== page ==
Official data may have overestimated inflation during the energy crisis in 2021

Published: 20/10/2022

Three main events affected the structure of the inflation basket: the COVID-19 pandemic, first in the spring of 2020 and then during the second wave, the energy crisis caused by Russia’s manipulation of the gas market and, more recently, its attack on Ukraine. Thanks to access to high-frequency data, the Polish Economic Institute has been able to estimate that in April 2020, during the spring lockdown, inflation in Poland may have been 1.25 pp. higher than the official measure. At the same time, during the escalating energy crisis in December 2021, the official CPI was overestimated by 0.34 pp. Poorer households were hit by inflation 0.23 pp. more than wealthier ones – according to the Polish Economic Institute’s report entitled ‘Calculating inflation in Poland during the COVID-19 pandemic and aftermath of Russia’s attack on Ukraine using transactional data’.

Statistical offices and scientific bodies are seeking innovative ways to improve the measurement of consumer price index (CPI). Spending estimated by Mastercard allows us to update the inflation basket monthly, instead of the annual changes used in official statistics. As a result, we can observe rapid changes resulting from sudden events and shocks more quickly. The report is an update of ‘Consumption in the pandemic’, released in 2021, where such estimates were made for the first time.

‘The advantage of the transactional data is its high frequency, which makes it possible to observe changes in consumption in real time. In general, the consumption basket based on Mastercard’s estimates and spending data showed convergence with the official inflation basket. However, in some periods, the real inflation rate may have been higher than the official measure. The underestimation reached 0.72 pp. in March 2020 and 1.25 pp. in April. Since June 2020, the discrepancy has oscillated around 0.1 pp. On the other hand, at the peak of the energy crisis in December 2021, the official CPI may have been overestimated by 0.34 pp. The other sudden events did not have a clear impact on the inflation rate’, says Piotr Arak, the director of the Polish Economic Institute.

How has the consumer basket been shaped in the past 3 years?

Three events influenced the composition of the consumer basket in 2019–2022: (a) the first spring of the pandemic (March–May 2020), (b) the second wave of the pandemic, between 2020 and 2021 (November 2020 – April 2021) and (c) the gas crisis and Russian invasion of Ukraine (December 2021 – April 2022). Consumers mainly saved money on clothing and furnishings.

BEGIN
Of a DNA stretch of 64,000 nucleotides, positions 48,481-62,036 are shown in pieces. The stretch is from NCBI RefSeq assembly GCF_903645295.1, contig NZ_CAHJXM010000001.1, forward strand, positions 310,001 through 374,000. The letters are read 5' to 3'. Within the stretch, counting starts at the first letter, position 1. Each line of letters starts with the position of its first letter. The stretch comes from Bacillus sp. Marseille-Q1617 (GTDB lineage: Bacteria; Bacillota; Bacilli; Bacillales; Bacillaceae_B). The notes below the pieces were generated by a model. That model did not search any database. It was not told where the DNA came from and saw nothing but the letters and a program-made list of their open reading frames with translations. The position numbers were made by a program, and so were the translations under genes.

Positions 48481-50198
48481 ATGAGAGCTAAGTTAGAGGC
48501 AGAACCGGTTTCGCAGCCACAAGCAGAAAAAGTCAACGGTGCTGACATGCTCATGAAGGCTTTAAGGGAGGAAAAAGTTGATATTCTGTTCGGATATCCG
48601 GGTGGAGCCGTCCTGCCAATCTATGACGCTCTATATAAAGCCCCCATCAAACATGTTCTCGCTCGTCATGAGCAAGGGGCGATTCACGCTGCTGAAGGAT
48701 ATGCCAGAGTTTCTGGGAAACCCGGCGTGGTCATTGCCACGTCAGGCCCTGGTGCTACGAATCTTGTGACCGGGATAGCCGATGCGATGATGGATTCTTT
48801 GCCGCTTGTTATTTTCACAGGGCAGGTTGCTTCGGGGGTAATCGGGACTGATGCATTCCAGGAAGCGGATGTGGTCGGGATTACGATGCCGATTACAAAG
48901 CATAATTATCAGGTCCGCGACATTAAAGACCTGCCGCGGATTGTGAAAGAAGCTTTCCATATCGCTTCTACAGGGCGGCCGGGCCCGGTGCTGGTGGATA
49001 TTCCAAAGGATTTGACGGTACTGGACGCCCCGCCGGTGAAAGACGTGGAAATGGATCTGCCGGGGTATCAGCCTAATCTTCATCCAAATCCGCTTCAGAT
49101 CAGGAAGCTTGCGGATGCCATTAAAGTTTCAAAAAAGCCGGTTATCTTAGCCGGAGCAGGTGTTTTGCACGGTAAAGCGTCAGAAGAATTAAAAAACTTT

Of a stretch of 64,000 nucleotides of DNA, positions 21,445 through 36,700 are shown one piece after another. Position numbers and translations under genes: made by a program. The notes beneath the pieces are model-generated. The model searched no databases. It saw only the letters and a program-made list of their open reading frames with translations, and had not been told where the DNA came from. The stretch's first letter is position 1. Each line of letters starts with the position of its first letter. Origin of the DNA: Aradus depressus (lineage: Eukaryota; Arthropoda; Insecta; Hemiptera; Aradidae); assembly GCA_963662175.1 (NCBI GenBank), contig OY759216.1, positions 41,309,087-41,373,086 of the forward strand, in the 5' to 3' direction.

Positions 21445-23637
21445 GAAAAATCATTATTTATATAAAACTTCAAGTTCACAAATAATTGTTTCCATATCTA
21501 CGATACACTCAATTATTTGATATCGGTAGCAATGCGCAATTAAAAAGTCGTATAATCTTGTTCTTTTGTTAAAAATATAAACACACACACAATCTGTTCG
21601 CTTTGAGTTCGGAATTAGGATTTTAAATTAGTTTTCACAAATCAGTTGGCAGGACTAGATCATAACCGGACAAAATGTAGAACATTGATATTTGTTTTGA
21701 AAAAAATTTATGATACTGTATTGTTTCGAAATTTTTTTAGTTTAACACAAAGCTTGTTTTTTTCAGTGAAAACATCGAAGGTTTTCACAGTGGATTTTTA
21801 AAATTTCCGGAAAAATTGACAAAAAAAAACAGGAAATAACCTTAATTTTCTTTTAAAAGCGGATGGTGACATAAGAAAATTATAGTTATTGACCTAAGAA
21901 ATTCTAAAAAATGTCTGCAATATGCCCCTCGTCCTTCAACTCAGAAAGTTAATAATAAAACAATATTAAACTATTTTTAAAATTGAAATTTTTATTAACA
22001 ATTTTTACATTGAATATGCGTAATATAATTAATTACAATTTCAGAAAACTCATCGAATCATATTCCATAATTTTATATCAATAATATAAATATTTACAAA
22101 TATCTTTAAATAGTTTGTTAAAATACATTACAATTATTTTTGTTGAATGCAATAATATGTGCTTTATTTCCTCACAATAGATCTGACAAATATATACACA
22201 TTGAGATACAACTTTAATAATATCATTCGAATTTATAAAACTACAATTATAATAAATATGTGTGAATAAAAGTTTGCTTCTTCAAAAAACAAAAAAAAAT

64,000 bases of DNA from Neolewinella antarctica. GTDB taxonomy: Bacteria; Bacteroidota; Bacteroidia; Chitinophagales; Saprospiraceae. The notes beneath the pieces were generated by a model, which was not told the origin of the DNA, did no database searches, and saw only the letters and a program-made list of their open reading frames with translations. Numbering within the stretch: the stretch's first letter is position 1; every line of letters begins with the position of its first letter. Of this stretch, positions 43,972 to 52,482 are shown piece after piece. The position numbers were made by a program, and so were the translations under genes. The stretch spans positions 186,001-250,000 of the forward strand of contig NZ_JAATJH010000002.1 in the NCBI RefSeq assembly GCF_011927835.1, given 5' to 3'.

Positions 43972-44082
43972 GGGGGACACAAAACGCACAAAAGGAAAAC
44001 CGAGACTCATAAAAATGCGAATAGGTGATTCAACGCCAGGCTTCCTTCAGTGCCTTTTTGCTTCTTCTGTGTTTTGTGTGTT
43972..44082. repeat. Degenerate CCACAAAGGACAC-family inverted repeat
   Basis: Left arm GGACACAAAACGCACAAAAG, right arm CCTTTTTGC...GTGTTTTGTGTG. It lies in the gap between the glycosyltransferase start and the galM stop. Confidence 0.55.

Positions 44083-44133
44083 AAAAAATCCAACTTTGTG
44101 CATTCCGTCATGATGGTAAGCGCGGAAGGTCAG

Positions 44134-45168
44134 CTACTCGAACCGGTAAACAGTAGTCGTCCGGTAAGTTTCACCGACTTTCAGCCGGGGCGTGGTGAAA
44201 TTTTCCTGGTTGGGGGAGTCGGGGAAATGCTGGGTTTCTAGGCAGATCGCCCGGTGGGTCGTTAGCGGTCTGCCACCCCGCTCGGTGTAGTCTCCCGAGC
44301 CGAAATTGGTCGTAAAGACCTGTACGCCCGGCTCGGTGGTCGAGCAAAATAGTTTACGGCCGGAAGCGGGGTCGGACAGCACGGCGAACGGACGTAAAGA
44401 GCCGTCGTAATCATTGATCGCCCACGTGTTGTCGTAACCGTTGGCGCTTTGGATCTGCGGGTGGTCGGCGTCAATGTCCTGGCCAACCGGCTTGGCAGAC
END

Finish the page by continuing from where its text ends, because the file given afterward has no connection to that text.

Inflation affects people unequally

Inflation affects people unequally because of differences in the basket structure. The energy crisis and the pandemic have deepened the inequalities. In December 2021, inflation affected the poor more than the rich by as much as 0.23 pp. In the first half of 2020, the price change was 0.2–0.3 pp. more severe for the bottom 20% of spenders, compared to the top 20% of spenders.

‘An increase in inflation affects poorer people more as their spending structure is focused on essential products, whereas the top spenders do not have to save that much money and, in certain periods, have very different consumption patterns. During the lockdowns, this measure decreased due to the limited spending opportunities. Both the top 20% and the bottom 20% of spenders showed a higher share of food and a lower share of restaurants and hotels in their respective inflation baskets. Since mid-2021, the rising CPI has also increased inflation heterogeneity within spending groups. We observed a huge difference during the energy crisis in November–December 2021 due to “food and beverages” and “furnishings” spending. In 2022, the high prices have influenced both inflation baskets. Consumers have been spending more on transport and less on clothing and furnishings. In May 2022, the difference could increase due to the wealthier e-commerce spending on other goods and services, which might be caused by increased promotional activities on the cryptocurrency market’, says Maciej Miniszewski, a senior analyst at the climate and energy team of the Polish Economic Institute.


The Polish Economic Institute is a public economic think-tank dating back to 1928. Its research primarily spans macroeconomics, energy and climate, foreign trade, economic foresight, the digital economy and behavioural economics. The Institute provides reports, analyses and recommendations for key areas of the economy and social life in Poland, taking into account the international situation.

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Ewa Balicka-Sawiak
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